The NCE forum only wanted to indoctrinate, not educate. Is it any wonder FNF Media was blocked from XR Australia. Identical mentality.

Net zero heroes won’t save us

What is it with net zero emissions by 2050? It is so simple for politicians to blurt out these words as near as makes no difference none of them will be in office to take responsibility for any outcome.

As for Australia, PM Scott Morrison has a point that it should be technology led. However let’s think logically about the “cost” which he says Aussies have right to know about.

First of all, no one has worked out how to decarbonize steel. Carbon fibre is derived from petrochemicals. So that is two vital structural materials taken out. Aluminum is hideously power intensive to produce despite recyclability. Scrub the 170,000 jobs in mining. Manufacturing? Another 840,000 roles no longer needed.

No steel or fossil-fuel derived plastics will make it complex for tradesmen to be able to construct let alone repair homes or buildings. Glass also requires a lot of energy. As does gyprock. Bin 1.1mn jobs in construction.

What of a net zero carbon emissions world in other areas?

Let’s start with tourism:

$60bn industry. 8.5million visitors came to Australia in 2018. 1.4m from China. 789k from the US, 733k from the UK and 470k from Japan.

These numbers don’t include Aussies that want to take holidays abroad. 9.5m trips were made by Australians to overseas destinations.

Still to get to net zero, we need to ban air travel. With that, might as well stop Badgery’s Creek airport construction immediately. No point building such extra capacity if we won’t have much time to use it. Wasteful spending.

Tourism? Throw another 1m jobs into jeopardy.

Hotels? Bring your own towels and sleeping bag.

Coffee? Bring your own mug only.

Retail? No carry bags and no goods that are derived from fossil fuels can be sold. Gone. Of the 1.3m jobs in retail, most no longer needed.

Restaurants? There will be no gas to cook your meal. Bring your own utensils.

We need to ban long distance trucks and the haulage business. Forget those living in remote areas who rely on road trains. Forget your out of season fruit and veg at Woolies. Another 600,000 jobs.

Cars? Get rid of them too. The batteries in EVs create 150,000km of CO2-e in the production process before leaving the factory. For safety, cars will be required to use materials to meet crash standards. Even if autonomous driving succeeds, it won’t be 100% foolproof. Better off banning cars outright to meet 2050.

Synthetic rubber in the tyres and door seals made from fossil fuels. Out. Brake and electric motor materials – all made from fossil fuels. Scratch. Air bag with pyrotechnics? Fossil fuel derived. Dashboard, seats, seat belts or iPad centre console? Petrochemicals.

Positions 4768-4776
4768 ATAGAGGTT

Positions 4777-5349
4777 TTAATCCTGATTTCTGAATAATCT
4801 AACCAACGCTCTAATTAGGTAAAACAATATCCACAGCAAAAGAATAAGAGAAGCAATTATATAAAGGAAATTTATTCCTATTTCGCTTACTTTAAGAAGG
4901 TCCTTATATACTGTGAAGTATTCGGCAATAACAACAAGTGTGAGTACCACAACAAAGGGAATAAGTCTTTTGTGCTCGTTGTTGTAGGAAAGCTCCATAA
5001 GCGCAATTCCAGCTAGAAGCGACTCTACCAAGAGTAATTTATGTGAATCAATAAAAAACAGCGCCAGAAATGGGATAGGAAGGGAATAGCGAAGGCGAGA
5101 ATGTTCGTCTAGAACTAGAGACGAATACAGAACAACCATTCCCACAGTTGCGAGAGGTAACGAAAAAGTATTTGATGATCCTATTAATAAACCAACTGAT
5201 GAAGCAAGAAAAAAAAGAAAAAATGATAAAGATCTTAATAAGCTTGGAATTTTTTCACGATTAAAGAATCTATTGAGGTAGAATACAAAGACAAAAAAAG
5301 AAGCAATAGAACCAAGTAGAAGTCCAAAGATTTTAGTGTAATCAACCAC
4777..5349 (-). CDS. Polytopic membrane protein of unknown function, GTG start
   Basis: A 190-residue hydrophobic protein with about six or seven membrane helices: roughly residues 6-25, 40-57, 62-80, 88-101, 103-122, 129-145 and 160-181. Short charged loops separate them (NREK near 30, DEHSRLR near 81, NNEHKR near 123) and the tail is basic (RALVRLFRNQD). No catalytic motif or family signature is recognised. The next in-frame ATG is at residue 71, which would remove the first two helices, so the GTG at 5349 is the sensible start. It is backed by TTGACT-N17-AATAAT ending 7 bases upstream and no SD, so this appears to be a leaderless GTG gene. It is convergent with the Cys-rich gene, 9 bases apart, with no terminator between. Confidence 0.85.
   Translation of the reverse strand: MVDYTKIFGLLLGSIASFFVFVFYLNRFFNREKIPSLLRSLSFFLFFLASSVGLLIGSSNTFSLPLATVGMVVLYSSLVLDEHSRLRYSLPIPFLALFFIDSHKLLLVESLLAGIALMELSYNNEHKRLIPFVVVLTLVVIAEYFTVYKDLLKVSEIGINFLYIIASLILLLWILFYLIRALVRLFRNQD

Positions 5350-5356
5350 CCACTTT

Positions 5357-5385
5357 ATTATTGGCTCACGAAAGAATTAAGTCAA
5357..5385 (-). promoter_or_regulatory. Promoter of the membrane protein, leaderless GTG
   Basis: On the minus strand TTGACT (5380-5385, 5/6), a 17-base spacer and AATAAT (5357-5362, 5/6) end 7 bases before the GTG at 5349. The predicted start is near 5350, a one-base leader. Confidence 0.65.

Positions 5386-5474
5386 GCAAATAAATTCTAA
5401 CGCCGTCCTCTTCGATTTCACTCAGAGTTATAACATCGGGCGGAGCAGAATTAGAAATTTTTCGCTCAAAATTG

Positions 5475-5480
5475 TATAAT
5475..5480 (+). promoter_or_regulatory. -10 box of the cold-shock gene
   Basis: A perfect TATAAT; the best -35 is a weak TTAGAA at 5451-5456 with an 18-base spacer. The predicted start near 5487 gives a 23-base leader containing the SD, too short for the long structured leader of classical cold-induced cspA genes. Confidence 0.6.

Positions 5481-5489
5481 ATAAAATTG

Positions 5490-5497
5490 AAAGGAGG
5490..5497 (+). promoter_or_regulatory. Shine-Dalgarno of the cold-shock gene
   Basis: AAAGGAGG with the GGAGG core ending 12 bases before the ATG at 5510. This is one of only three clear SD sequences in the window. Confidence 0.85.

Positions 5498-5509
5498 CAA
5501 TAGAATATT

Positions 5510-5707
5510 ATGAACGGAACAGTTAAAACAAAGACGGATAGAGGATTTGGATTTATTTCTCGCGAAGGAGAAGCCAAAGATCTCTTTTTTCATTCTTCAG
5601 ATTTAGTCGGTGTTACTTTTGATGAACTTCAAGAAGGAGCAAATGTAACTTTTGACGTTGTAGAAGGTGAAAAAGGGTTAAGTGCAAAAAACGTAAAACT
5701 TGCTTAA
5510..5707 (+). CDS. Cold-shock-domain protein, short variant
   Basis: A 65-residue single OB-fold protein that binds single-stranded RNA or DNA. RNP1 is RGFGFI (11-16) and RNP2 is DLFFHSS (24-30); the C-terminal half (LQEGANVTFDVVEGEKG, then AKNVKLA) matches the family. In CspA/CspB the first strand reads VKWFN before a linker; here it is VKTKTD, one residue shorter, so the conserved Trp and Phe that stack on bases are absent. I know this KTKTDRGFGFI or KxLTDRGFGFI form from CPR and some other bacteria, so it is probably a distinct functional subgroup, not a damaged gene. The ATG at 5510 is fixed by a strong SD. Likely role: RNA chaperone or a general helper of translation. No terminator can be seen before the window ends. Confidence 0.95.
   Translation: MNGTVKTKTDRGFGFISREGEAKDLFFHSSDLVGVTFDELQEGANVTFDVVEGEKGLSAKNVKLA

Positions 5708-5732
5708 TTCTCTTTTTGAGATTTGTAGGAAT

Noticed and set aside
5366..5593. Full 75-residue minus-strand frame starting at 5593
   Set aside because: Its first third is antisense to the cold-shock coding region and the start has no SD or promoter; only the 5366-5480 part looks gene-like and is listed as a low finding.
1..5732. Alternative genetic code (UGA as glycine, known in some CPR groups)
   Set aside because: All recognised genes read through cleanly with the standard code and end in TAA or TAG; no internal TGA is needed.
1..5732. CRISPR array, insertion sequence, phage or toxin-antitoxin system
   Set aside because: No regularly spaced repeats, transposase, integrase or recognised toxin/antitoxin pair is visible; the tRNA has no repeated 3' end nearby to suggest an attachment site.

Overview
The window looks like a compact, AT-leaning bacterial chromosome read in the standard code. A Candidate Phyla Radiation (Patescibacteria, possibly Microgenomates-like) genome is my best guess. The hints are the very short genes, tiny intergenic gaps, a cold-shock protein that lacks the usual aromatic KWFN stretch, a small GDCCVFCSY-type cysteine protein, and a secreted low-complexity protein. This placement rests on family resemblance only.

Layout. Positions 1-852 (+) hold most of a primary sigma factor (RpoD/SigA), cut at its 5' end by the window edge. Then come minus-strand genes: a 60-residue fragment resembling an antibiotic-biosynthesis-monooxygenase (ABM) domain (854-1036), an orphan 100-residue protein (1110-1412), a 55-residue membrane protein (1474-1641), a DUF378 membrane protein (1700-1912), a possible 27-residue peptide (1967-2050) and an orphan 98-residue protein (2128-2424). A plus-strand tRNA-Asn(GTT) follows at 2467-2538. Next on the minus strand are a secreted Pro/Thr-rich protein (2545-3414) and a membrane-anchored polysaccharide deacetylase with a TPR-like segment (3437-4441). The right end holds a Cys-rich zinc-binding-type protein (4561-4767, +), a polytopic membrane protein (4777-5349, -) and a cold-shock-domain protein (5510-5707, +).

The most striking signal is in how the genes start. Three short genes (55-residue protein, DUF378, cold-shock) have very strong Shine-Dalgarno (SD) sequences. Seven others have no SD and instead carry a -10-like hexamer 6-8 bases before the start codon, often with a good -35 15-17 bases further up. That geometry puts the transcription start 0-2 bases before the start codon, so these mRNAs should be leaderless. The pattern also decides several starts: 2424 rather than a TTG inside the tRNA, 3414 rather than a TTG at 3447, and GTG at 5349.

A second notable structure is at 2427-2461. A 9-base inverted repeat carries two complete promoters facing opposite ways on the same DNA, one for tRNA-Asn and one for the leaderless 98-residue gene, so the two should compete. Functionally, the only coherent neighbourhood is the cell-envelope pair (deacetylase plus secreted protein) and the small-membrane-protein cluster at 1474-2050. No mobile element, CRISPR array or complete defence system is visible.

The power grid to charge them? All fossil fuel derived – from wind farms to solar panels and the equipment to make the charging stations. If there are miscalculations on power needs after Dec 31st, 2049 then too bad. Rationing will be required.

No TVs or smart phones or computers. All fossil fuel derived.

No hospital equipment or life saving medicines. All made from petrochemical and fossil fuel derivatives.

In short, in order to decarbonise to net zero by 2050 we’d need to spew carbon emissions like there was no tomorrow to meet the crushing penalties that would result.

Why are governments even entertaining such ridiculous stupidity?

We only want to see Mad Max in the cinema, not in real life.

Here is a picture of HK International Airport check in last night for a bit of context on how a virus can slam an economy before we bother with net emissions

Bernie Sanders should be a Republican if he studied the facts

Bernie Sanders posted the following to his social media platform today:

Today, the 3 wealthiest Americans own more wealth than the bottom half of our people, and income and wealth inequality is worse now than at any time since the 1920s. This is a moral outrage and bad economics. Unacceptable.

Despite Bernie Sanders’ net worth of $2.5mn, there is an irony for him to act like hr speaks for the poor and oppressed.

The funny thing is that many Americans aspire to be as successful as Jeff Bezos, Bill Gates or Warren Buffett. Undoubtedly the Bottom 50% use/have used Windows, have ordered something on Amazon or used products that sit in the portfolio of Berkshire Hathaway. Bezos, Gates and Buffett all came from relatively humble beginnings. So it isn’t a system that has gifted their success.

What Sanders is forgetting is that the net worth of the Bottom 50% has improved substantially since Trump took office. What is often overlooked by politicians is the simple fact of “lived experience.” Sanders can cry about the”gap” all he wants but if a growing number of people feel less under a rock, they’ll gladly overlook the bluster of Trump and his loose Twitter fingers if he keeps delivering for them. It works the other way too. Telling voters how great they have it when they don’t has the opposite effect.

Since the series began, the St Louis Fed shows the Bottom 50%’s aggregate wealth peaked in 2Q 1991 at $4.3 trillion. In Q1 2009, that net wealth plummetted 61% to $1.7 trillion. It sunk to a rock bottom of $300 billion in 2Q 2011, 93% down.

Under Obama, net worth for the Bottom 50% declined from $1.7 trillion in 1Q 2009 to $1.1 trillion, down 35% over his two terms. This might do some explaining as to why the “forgotten” wanted large scale change.

Under Trump, the latest net worth is back to $1.6 trillion. Still well off the highs of 3-decades ago, but one imagines if things keep improving out to November, then these people won’t want to risk their fortunes reversing again.

Of course, many will ponder the unfair wealth gap of the Top 1% at $34.5 trillion in the latest figures.

Sanders should be outraged that the ultra-wealthy have done much better under Obama with a 100% gain in net worth under his term vs the paltry 15.3% so far under Trump.

Best he become a Republican instead!